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Undergraduate Research in Australia

Assessment of Student Work

When undergraduate research is done outside the curriculum, assessment is likely to be done informally by other researchers through peer reviewed publications, poster and other conference presentations and the use of the products of the research where appropriate.

The carrying forward of an undergraduate student's ideas, data, findings etc., into further research proposals or into the work of graduates or post-doctoral fellows, also constitutes a kind of informal assessment of that work.

When undergraduate research is carried out inside the curriculum, it will normally also need to be assessed in some way. Assessment then becomes formal.

Boud (2000) suggests that any assessment carried out in higher education should bear in mind whether it prepares students to assess their own and their colleagues work in later life, i.e. when they are working as a professional after the degree. He suggests that assessment for longer-term learning assumes that:

  • it must contribute to students' learning in a positive way,
  • it needs to take account of how the student is to take forward what is learnt into the future, i.e. when the course, or unit of study is over,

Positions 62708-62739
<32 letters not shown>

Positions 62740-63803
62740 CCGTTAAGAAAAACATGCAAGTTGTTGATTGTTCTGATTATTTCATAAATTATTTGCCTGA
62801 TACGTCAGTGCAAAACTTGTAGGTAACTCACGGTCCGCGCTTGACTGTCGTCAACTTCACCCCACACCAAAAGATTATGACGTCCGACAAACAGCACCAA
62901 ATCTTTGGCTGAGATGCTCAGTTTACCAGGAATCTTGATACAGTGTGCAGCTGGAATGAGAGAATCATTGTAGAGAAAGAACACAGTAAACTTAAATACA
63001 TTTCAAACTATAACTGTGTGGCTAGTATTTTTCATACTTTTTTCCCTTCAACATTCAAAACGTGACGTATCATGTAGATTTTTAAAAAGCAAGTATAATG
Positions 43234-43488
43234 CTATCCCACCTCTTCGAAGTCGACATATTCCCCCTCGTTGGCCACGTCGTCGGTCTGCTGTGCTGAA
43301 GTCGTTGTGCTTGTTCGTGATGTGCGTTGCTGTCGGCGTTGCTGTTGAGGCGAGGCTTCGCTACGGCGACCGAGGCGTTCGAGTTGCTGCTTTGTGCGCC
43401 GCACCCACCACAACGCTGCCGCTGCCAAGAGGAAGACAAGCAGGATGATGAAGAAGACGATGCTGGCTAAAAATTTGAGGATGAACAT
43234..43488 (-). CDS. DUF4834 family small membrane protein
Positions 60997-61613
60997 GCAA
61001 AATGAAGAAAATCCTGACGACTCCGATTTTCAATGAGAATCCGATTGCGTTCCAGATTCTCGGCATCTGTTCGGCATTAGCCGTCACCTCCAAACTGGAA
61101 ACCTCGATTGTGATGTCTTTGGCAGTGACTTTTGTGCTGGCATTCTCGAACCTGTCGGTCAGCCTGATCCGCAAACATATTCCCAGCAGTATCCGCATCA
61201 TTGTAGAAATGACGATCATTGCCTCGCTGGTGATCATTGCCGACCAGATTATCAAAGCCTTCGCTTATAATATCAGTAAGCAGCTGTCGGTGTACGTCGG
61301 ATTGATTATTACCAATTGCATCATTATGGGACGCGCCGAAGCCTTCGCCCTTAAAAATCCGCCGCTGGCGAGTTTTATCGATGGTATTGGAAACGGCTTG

• it should develop students ability to judge what constitutes good work,
  • students must be active learners,
  • students must be engaged in some form of practice.

Undergraduate research and inquiry in the curriculum lends itself to this kind of assessment. Essentially research is a process and the research process should be as much about the assessment as the learning. In other words, assessment must be authentic; i.e. it must match, or be consistent with the process of research.

So assessment might be through written abstracts or articles or critical bibliographies which are research-based activities, not through examinations and multiple choice tests which contradict the spirit of undergraduates engaging in research and inquiry.

View examples and resources to assist in designing assessment of undergraduate research and inquiry.

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If you wish to pursue ideas about assessment further go to

Further discussion of some of the ideas can be found in:
Boud, D. (2000) Sustainable assessment: rethinking assessment for the learning society. Studies in Continuing Education, 22, 2: 151-167.